BAKER: He will be upset about that.

GLENN: I know he will, and I hate when Marxists get upset because yeah.

PAT: Now, you would have to be preaching redistribution of wealth to be called a Marxist.

GLENN: No, he wouldn't no, he wouldn't preach that, would he, Pat? Would he preach that?

PAT: I'm sure not. I'm sure he's he's been asked about it. I'm sure he's absolutely not!

VOICE: Are you then calling for the redistribution of wealth in society?

WALLIS: Absolutely, without any hesitation. That's what the gospel is all about.

GLENN: Oh. Oh, I didn't

PAT: Wait. Hold it.

GLENN: Hmmm. The widow's mite.

PAT: I was waiting for "Absolutely not." Not "Absolutely."

GLENN: I'm waiting.

PAT: Now, was the widow's mite, that came from a government agency, right?

GLENN: No, no. But I do remember in the gospel that I read Jesus saying you only had one might? That guy over there, he's got too many mites! Get his mites and we can give it to you! Do you remember that scene? No, I don't, either. I don't, either. Isn't that weird? But that's absolutely what

PAT: Wow.

GLENN: That's absolutely what he believes the gospel is about. You know better than that. If you want to give your wealth to someone, that's what you do. Jon Huntsman is more what the gospel is about. He's made billions of dollars. He's going to die broke because he chooses to give it away.

BAKER: But Jim Wallis says that voluntary charity is not enough.

GLENN: You don't happen to have that audio?

PAT: We do.

GLENN: Gosh darn it, we'll have to take a break and come back for that audio. But I don't want to, I don't want to say this is a you know, I don't want to get, you know, onto the Jim Wallis bandwagon today because, oh, Jim, I have a plan, you see?

BAKER: I'm just going to put my computer away then because I've got all of these clips and all the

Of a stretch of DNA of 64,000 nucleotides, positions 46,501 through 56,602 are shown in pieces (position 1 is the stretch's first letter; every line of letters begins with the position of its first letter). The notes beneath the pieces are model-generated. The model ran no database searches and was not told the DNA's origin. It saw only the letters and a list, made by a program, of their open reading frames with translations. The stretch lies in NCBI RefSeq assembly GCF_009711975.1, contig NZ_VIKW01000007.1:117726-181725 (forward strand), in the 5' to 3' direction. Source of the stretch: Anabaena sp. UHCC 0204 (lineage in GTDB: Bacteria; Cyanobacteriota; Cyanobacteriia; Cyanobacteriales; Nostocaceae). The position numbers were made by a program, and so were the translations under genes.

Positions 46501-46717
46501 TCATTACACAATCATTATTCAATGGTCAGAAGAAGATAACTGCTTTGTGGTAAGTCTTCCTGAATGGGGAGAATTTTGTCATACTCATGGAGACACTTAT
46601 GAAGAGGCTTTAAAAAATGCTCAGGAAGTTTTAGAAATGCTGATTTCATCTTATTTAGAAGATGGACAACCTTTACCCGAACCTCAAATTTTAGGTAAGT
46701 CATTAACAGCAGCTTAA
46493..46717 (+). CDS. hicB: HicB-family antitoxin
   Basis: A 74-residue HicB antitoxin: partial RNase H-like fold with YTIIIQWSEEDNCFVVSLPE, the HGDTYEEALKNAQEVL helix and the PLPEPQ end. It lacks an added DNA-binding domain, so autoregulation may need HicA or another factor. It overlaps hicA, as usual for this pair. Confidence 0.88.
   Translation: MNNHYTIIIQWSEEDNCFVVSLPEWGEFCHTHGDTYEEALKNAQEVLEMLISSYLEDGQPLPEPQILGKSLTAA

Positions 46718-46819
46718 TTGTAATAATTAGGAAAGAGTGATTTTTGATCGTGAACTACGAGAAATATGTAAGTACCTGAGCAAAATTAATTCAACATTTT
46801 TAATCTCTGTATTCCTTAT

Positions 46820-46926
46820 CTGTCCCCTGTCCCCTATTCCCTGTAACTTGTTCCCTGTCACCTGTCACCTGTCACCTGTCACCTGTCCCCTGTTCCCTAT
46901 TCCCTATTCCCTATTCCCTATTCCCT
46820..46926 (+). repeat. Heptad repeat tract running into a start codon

GLENN: Oh, no, no. No, no, we've got oh, no, I've got a special way to debut all of this, Jim, and educate America. Because I know you're for education, too. I am as well. So we're going to educate America on this together and it will be great. And you just keep listening, Jim, because I've got a special way to do that. But I'm not going to get pulled off of healthcare because that's almost like what an adviser to the president would like me to do this week is be focused on something other than healthcare. Now here's the good news. It's the good news according to Glenn, not to Jesus. But I'm not sure you recognize the good news according to Jesus. The good news according to Glenn is we're going to spend a lot of time talking about social justice in the coming days. Could happen at any time. So you just keep listening. But we're going to do it in a special way because I'm not going to help you sell books. We're going to do it in a special way. And we're, we're going to you are going to like it. You are going to like it a lot. You are going to like it a lot. So just stay with us, okay, Jim? And that goes for you at moveon.org and the Huffington Post, you just stay with us. You just keep listening because we've got some really, really special coming.